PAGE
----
At a time when we were all feeling weird and beaten down, what if I could hold up a HUGE sign to remind everyone that we're simply better when we come together?

Then it hit me.

My partners at Clandestine Collective and I have always talked about how cool it would be to put up a huge mural on the blank wall of the building at Garfield and Jefferson that currently houses The Office Bar. It's the busiest corner in one of the busiest districts of Lafayette. Whether by car, bike or on foot—it's the place where people come together the most in a part of town that is known for bringing people together in restaurants, bars, venues, coffee shops, parks, in addition to the many local businesses in downtown Lafayette.

My first call was to my best friend and incredibly talented artist, Marc "Fresh" Verret. He's already done a few pieces in Lafayette—including the Parc De Lafayette wall downtown—and even though he works out of Baton Rouge, Lafayette has been an extended home for him over the last 20+ years.

My next calls were to ACA Executive Director Sam Oliver, Downtown Lafayette CEO Anita Begnaud, and owner/operator of The Office Bar Eric Macicek. I told them about my idea for the Do Good Project—and before I could even get to my sales pitch, they were all in and immediately agreed to match the $250 (and then some).

The collaborative investment was important to me because I wanted to "Do Good" by "coming together" rather than one individual or organization footing the bill. Over the next few weeks, we all think-tanked a design that included the "Life is better.." message but would also be a center point for people to come together for photos.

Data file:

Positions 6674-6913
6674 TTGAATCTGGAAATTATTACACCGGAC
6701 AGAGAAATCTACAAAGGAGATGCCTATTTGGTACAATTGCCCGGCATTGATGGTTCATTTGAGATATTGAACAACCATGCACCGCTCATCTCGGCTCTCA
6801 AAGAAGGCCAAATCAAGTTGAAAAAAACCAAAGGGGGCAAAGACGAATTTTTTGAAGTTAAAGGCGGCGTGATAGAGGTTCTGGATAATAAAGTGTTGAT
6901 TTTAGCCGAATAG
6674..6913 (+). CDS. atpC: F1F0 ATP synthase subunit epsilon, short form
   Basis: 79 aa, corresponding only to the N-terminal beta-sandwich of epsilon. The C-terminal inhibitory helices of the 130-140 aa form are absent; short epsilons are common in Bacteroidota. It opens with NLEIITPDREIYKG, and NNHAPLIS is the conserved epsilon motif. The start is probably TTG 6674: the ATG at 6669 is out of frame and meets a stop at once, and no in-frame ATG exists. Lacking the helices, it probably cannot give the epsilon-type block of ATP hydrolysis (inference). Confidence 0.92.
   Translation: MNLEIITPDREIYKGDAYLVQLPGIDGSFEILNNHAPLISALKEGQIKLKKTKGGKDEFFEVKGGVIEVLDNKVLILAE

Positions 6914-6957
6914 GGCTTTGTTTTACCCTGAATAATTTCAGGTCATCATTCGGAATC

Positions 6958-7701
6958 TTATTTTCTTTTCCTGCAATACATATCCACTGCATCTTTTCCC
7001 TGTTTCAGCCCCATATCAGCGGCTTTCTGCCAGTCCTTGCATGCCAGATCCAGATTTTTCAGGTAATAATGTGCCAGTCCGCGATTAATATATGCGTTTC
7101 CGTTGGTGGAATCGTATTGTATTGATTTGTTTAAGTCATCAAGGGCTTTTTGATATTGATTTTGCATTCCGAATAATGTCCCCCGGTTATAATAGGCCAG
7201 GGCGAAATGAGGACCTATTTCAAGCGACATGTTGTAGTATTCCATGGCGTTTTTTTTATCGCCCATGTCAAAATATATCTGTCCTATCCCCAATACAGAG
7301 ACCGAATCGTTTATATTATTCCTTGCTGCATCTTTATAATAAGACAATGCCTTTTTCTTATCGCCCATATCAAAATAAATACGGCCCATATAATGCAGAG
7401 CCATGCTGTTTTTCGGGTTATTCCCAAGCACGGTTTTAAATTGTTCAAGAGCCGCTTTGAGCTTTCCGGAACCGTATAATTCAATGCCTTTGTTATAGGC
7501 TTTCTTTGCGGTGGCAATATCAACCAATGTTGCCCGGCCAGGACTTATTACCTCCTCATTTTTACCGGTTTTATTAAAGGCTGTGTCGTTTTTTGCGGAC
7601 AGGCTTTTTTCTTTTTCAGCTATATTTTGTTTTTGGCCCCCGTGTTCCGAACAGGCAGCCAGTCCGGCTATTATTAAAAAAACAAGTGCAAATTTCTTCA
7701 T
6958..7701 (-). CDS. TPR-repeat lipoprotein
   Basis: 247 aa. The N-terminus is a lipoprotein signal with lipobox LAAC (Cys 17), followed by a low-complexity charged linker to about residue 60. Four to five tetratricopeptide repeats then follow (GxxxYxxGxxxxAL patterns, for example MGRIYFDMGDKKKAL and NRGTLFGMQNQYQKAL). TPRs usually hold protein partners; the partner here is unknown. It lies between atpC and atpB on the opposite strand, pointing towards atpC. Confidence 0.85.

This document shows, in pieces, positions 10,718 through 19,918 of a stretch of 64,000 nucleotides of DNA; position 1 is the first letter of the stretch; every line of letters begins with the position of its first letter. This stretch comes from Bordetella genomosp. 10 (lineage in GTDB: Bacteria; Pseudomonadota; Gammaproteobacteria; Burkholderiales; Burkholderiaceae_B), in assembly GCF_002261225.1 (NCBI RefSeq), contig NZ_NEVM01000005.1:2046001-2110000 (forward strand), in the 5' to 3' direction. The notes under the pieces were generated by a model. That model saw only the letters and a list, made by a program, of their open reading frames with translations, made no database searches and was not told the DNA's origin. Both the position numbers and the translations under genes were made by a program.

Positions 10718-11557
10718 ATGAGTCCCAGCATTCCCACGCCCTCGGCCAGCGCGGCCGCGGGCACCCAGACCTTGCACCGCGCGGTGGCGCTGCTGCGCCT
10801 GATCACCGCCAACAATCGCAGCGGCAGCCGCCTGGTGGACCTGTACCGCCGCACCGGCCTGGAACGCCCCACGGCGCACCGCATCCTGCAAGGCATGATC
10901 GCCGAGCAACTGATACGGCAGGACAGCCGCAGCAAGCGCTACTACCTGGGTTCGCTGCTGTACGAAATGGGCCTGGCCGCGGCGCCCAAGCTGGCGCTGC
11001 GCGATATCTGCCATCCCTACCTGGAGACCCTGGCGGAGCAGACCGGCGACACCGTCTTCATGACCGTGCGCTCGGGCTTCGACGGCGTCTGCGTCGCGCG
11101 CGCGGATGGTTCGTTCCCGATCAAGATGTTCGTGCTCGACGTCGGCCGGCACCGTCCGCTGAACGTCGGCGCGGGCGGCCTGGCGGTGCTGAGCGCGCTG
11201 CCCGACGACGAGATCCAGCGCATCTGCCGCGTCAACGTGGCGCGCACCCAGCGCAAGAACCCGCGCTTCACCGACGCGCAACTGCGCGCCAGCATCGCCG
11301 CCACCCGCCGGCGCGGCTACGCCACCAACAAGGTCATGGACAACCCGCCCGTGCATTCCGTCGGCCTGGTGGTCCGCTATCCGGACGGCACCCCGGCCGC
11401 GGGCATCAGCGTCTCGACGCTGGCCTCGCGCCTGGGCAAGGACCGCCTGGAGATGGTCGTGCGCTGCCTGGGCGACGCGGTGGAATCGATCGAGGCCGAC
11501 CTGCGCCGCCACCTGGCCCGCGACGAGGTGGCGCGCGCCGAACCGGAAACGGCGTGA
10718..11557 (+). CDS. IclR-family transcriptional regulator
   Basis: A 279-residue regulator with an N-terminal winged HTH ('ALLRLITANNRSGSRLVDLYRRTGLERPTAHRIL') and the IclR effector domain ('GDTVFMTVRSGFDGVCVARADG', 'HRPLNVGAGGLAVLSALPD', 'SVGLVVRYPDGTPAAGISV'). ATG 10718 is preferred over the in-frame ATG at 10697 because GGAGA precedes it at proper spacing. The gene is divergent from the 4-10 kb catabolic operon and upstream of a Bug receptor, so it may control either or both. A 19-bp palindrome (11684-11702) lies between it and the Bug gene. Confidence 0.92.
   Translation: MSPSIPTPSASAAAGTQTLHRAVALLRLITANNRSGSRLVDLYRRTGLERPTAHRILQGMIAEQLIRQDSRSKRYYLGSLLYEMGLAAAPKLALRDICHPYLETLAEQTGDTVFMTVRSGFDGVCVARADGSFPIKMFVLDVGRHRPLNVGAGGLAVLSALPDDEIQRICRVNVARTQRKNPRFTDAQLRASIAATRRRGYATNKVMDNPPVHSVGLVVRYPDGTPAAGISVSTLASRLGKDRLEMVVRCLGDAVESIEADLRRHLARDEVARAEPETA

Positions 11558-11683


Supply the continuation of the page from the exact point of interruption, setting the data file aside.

We also wanted to include elements that symbolized life being better when we came together—whether it was coming together to tackle the fourth surge of COVID, coming together to help rebuild after storms, or simply coming together over food, drinks, and dancing.

life is better mural sketch

Once we all decided on a design, Marc came down and began to sketch it out. Almost instantly, people came together to see what was going on. They were curious as to what was going on the big wall.


As the days passed, more and more people began to gather around Marc while the mural began to take shape.


At one point, a gentleman on a bike stopped by (unsolicited) and held up a flashlight so that he could continue working into the night to have the mural done by the big weekend in downtown Lafayette that lay ahead.


Once it was done, it somehow looked even better than it was drawn up and it definitely livened up the busiest corner in downtown Lafayette.


My hopes are that this mural will not only make for a cool backdrop or street art, but will inspire others to come together for common good—whether it's helping out a neighbor in need, or volunteering in your community. Speaking of coming together, I can't thank The Office, Downtown Lafayette, Acadiana Center for the Arts, the Do Good Project, and artist Marc Fresh for coming together to get this done.


So, the next time you're downtown or in town, make a trip to the mural—and bring a few friends if you can. After all, life (and pictures) is better when we come together.